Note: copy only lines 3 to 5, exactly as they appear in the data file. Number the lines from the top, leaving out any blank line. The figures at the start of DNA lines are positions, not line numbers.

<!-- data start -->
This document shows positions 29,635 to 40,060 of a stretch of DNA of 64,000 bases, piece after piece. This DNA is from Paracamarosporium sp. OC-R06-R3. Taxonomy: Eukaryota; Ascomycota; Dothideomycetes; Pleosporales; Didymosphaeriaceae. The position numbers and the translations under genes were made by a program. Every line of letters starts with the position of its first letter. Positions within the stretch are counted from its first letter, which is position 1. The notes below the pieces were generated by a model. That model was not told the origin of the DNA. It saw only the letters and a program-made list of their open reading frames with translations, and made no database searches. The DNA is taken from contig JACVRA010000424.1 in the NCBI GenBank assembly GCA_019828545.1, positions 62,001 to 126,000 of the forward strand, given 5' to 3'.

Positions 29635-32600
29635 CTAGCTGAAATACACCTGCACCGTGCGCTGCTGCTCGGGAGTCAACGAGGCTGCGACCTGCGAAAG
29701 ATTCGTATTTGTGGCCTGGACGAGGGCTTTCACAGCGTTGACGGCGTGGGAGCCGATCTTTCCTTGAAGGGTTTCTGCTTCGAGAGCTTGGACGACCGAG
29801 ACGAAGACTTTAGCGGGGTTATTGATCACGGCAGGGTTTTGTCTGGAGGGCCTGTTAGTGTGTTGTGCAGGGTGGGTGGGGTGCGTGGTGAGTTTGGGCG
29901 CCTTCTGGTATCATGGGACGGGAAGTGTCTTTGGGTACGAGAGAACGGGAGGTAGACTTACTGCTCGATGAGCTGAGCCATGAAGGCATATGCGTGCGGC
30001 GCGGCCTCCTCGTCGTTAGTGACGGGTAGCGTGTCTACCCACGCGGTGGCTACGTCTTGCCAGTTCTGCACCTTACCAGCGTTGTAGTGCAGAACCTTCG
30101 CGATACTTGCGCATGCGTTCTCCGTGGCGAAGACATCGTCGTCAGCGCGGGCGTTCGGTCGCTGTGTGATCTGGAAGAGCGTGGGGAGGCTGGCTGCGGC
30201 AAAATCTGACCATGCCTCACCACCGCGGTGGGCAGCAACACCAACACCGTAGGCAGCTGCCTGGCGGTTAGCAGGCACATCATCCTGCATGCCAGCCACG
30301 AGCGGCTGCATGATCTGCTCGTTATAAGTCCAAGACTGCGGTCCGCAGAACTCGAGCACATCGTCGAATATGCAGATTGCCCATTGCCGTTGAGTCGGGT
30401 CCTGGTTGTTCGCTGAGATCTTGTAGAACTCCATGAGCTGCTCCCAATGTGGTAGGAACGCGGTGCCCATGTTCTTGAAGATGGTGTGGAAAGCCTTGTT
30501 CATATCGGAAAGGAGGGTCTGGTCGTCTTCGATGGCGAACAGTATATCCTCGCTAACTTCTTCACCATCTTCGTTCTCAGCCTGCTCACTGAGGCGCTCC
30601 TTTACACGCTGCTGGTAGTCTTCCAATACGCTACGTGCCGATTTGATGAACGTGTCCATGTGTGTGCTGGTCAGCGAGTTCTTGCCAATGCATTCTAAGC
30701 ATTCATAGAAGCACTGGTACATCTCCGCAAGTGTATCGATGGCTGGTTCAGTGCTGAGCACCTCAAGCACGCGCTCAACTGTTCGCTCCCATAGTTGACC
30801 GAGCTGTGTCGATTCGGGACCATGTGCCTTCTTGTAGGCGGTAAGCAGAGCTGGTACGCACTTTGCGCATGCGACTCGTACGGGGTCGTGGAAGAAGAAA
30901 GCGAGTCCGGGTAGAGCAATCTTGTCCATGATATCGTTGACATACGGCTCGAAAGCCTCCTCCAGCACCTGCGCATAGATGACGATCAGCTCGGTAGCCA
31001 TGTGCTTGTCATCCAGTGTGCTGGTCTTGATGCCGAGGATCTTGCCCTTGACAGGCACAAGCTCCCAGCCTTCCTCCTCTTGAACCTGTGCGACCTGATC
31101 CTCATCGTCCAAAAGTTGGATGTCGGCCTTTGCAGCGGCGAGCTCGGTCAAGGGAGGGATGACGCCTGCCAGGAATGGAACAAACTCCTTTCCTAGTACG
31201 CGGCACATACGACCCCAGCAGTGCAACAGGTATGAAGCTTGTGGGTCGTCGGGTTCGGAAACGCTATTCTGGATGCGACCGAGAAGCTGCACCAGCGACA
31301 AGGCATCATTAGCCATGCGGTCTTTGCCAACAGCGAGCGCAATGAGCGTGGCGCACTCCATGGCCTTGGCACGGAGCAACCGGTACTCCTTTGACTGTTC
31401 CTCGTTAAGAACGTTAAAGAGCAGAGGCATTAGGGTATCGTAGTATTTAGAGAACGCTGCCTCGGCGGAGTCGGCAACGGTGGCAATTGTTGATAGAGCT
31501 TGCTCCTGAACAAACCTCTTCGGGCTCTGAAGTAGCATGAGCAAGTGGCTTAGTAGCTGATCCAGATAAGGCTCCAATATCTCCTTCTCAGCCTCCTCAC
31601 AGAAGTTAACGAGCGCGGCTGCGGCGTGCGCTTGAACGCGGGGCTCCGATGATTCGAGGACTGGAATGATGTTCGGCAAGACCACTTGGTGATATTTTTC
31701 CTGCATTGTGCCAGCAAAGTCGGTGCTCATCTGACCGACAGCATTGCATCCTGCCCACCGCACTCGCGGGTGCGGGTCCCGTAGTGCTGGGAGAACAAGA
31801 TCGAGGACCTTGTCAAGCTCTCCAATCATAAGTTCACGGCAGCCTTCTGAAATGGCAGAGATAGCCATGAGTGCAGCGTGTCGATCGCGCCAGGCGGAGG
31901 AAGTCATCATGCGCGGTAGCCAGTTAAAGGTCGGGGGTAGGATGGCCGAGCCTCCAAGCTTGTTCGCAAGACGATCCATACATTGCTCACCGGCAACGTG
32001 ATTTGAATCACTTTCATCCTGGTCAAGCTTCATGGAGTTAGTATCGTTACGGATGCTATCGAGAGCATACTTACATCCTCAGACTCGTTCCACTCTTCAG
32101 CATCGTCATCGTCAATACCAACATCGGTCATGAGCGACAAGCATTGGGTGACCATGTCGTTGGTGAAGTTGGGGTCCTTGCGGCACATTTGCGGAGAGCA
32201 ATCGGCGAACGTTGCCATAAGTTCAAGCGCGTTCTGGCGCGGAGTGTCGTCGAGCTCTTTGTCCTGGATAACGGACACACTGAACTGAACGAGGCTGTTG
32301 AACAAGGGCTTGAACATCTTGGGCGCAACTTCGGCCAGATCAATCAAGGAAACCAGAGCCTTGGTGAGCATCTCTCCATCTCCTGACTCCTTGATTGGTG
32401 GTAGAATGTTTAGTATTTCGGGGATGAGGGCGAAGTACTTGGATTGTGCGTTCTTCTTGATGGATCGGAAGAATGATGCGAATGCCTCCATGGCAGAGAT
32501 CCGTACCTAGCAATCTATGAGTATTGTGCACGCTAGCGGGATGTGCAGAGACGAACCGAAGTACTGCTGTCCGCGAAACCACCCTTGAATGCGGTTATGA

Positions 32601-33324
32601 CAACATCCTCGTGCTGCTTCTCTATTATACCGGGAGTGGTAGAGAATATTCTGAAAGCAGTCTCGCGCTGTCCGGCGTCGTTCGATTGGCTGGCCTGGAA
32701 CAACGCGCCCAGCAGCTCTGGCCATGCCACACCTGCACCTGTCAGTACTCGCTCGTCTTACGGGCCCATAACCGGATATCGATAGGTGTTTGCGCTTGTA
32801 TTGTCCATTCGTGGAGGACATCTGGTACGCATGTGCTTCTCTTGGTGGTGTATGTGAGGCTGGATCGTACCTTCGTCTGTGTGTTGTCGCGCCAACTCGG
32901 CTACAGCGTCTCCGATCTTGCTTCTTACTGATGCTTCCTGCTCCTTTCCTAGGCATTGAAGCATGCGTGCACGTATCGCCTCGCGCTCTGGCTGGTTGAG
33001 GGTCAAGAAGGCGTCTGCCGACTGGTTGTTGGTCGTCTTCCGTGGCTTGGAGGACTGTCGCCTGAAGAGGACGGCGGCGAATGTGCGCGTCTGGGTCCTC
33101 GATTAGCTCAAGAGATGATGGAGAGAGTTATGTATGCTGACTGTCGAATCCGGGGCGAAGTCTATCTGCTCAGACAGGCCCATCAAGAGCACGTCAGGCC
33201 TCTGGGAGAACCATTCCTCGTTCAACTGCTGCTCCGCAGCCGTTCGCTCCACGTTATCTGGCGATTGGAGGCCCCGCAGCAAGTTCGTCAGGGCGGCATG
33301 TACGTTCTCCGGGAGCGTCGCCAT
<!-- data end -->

29635 CTAGCTGAAATACACCTGCACCGTGCGCTGCTGCTCGGGAGTCAACGAGGCTGCGACCTGCGAAAG
29701 ATTCGTATTTGTGGCCTGGACGAGGGCTTTCACAGCGTTGACGGCGTGGGAGCCGATCTTTCCTTGAAGGGTTTCTGCTTCGAGAGCTTGGACGACCGAG
29801 ACGAAGACTTTAGCGGGGTTATTGATCACGGCAGGGTTTTGTCTGGAGGGCCTGTTAGTGTGTTGTGCAGGGTGGGTGGGGTGCGTGGTGAGTTTGGGCG